Sunday, August 03, 2008

How Low Can Senator Small Go?

Over the years, I’ve become a big fan of Newsweek columnist Jonathan Alter. Among Beltway observers, Alter--who also appears on NBC/MSNBC and is the author of The Defining Moment: FDR’s Hundred Days and the Triumph of Hope--is considered especially authoritative and thoughtful, given neither to shrill broadsides nor (like Chris Matthews) to on-screen gushing. So when he thinks John “100 Years War” McCain has jumped the shark with his latest, desperate-sounding criticism of Barack Obama, there’s every reason to pay attention. Alter begins his latest column:
In the middle of John McCain’s dopey Britney & Paris attack ad, the announcer gravely asks of Barack Obama: “Is He Ready to Lead?” An equally good question is whether McCain is ready to lead. For a man who will turn 72 this month, he’s a surprisingly immature politician--erratic, impulsive and subject to peer pressure from the last knucklehead who offers him advice. The youthful insouciance that for many years has helped McCain charm reporters like me is now channeled into an ad that one GOP strategist labeled “juvenile,” another termed “childish” and McCain’s own mother called “stupid.” The Obama campaign’s new mantra is that McCain is “an honorable man running a dishonorable campaign.” Lame is more like it. And out of sync with the real guy.

Of course, it might work. Maybe depicting Obama as a presumptuous and vaguely foreign presence will resonate. (Why else would one of McCain’s slogans be “An American president for America”?) Maybe voters will agree with McCain campaign manager Rick Davis, who played the fussy card last week by arguing the central importance to the future of the republic of Obama’s taste for “MET-Rx chocolate roasted peanut protein bars and bottles of a hard-to-find organic brew called Black Forest Berry Honest Tea.” (Davis somehow forgot to mention McCain’s own preference for $520 Ferragamo shoes.) Maybe convincing nervous white voters that Obama is another Al Sharpton or Jesse Jackson in his use of racial grievance politics will carry McCain to the White House.

But this is not 1988, when Vice President George Bush turned Michael Dukakis into an unpatriotic coddler of criminals. (Bush that year had a popular president and a strong economy behind him.) And it’s not 2004, when his son Swift-Boated John Kerry. (The president would have likely won anyway by playing on post-9/11 fear.) This year, McCain is running under a tattered Republican banner, with more than 80 percent of the public thinking the country is on the wrong track. Without some compelling vision beyond support for offshore drilling, the negativity may well boomerang. “It’s hard to imagine America responding to ‘small ball’ when we have all these problems,” says John Weaver, McCain’s chief strategist in 2000 who was pushed out of the campaign last year.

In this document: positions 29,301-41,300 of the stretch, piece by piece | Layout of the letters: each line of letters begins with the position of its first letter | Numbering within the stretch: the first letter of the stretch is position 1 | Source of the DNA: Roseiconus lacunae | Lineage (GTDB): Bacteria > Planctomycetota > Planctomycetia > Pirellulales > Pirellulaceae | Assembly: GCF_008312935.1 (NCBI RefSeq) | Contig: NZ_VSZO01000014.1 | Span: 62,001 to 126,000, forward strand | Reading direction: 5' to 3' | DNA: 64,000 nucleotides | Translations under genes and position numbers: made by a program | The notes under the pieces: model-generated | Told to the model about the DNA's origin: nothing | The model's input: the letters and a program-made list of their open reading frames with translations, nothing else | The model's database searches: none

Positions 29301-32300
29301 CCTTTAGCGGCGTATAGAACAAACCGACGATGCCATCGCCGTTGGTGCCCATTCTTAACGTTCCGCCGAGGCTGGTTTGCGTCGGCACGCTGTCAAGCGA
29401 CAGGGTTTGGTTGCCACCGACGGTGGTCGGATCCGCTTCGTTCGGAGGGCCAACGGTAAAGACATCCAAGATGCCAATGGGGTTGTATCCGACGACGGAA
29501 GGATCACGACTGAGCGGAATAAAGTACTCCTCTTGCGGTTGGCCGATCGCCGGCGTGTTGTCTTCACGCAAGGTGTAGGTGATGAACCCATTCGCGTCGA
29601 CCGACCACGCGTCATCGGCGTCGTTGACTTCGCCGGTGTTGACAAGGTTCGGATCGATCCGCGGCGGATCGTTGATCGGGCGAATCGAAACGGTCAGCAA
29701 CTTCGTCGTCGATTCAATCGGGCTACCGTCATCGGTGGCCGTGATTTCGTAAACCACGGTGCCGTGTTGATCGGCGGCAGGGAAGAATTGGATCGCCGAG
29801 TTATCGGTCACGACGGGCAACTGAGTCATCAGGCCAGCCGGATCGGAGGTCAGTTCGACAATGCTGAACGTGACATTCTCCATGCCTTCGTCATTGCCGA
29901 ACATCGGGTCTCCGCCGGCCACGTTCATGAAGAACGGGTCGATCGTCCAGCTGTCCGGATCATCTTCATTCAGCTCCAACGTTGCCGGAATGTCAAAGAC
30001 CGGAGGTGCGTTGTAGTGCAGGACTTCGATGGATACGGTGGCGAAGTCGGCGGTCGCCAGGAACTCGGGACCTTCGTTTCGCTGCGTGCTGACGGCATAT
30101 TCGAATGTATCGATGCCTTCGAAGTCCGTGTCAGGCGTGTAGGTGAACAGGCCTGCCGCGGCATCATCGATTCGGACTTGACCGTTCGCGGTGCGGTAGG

Like other reporters who’ve spent some time covering McCain--or “Senator Small,” as he’s becoming known after so much whining about his opponent and so few new ideas of his own--Alter confesses to being disappointed in a senator he once thought wouldn’t engage in such low-road politics to win the White House:
The real question is what all of this might mean for a McCain presidency. The list of troubling portents is growing long: repeated campaign staff upheavals reflecting poor management skills; abrupt reversals on big issues like tax cuts and relations with Russia (where he was superhawk one day and superdove the next); shameless pandering on a gas-tax holiday that even his own economic advisers think is a joke; confused handling of Social Security that annoys all sides of the debate; bogus charges (e.g., Obama is causing high gas prices, Obama didn’t visit wounded soldiers because he couldn’t take the press) that undermine his integrity; and an angry, bunker mentality among aides that one GOP operative, fearing excommunication from Team McCain if identified, describes as “lacking only a Luger and a cyanide pill.”

Victory for McCain would hardly prove redemptive. “You can’t govern winning this way,” Weaver says. “We’ve seen that after the last two elections.” And defeat would leave John McCain feeling more than the usual depression, wondering why he mortgaged his precious personal honor just to trade up to the White House.
Alter’s full column can be found here.

UPDATE: I should also have referenced here Time magazine columnist Joe Klein’s similar recent regrets for once championing the senior senator from Arizona:
A few months ago, I wrote that John McCain was an honorable man and he would run an honorable campaign. I was wrong. I used to think, as David Ignatius does, that McCain’s true voice was humble and moderate, but now I’m beginning to think his Senate colleagues may be right about his temperament. ...

Courage is grace under pressure. McCain showed it when he was a prisoner of war, and on many issues--yes, even on his stubborn insistence that the surge would work--but he is not showing it now. He is showing flop sweat. It is not a quality usually associated with successful leadership.
READ MORE:Wanting the White House in the Worst Way,” by Joe Conason (Salon); “The Honorable Man,” by J.D. Rhoades (What Fresh Hell Is This?); “ Is McCain Fit to Be President?,” by Randy Johnson (Not the Baseball Pitcher); “ McCain Goes Negative, Worrying Some in GOP,” by Michael Cooper (The New York Times); “Wall Street Journal Again Slams McCain,” by John Aravosis (AMERICAblog); “ From ‘Straight Talk’ to Smear Campaign” (St. Petersburg Times); “McCain Charge Against Obama Lack Evidence,” by Michael D. Shear and Dan Balz (The Washington Post); “ McCain = Dole?,” by Chris Ryan (AMERICAblog); “CNN’s Cafferty: McCain Jealous That Everyone Likes Obama,” by John Aravosis (AMERICAblog); “The Trouble with John McCain,” by Garrison Keillor (Salon).

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